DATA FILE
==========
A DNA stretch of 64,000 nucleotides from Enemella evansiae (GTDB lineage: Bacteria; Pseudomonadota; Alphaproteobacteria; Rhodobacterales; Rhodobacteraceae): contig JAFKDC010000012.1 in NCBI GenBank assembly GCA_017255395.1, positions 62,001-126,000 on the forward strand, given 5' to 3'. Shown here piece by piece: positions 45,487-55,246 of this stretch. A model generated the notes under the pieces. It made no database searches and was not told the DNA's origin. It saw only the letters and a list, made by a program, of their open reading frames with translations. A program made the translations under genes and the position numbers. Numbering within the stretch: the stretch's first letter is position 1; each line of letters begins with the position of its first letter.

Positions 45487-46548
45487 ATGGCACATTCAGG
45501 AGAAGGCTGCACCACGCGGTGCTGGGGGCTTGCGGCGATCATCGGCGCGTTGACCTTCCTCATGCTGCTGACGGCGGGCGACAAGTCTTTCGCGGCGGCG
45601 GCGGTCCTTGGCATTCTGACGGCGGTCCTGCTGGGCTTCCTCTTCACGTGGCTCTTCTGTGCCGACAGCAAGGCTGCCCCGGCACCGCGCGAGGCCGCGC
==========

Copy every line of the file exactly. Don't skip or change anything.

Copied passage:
A DNA stretch of 64,000 nucleotides from Enemella evansiae (GTDB lineage: Bacteria; Pseudomonadota; Alphaproteobacteria; Rhodobacterales; Rhodobacteraceae): contig JAFKDC010000012.1 in NCBI GenBank assembly GCA_017255395.1, positions 62,001-126,000 on the forward strand, given 5' to 3'. Shown here piece by piece: positions 45,487-55,246 of this stretch. A model generated the notes under the pieces. It made no database searches and was not told the DNA's origin. It saw only the letters and a list, made by a program, of their open reading frames with translations. A program made the translations under genes and the position numbers. Numbering within the stretch: the stretch's first letter is position 1; each line of letters begins with the position of its first letter.

Positions 45487-46548
45487 ATGGCACATTCAGG
45501 AGAAGGCTGCACCACGCGGTGCTGGGGGCTTGCGGCGATCATCGGCGCGTTGACCTTCCTCATGCTGCTGACGGCGGGCGACAAGTCTTTCGCGGCGGCG
45601 GCGGTCCTTGGCATTCTGACGGCGGTCCTGCTGGGCTTCCTCTTCACGTGGCTCTTCTGTGCCGACAGCAAGGCTGCCCCGGCACCGCGCGAGGCCGCGC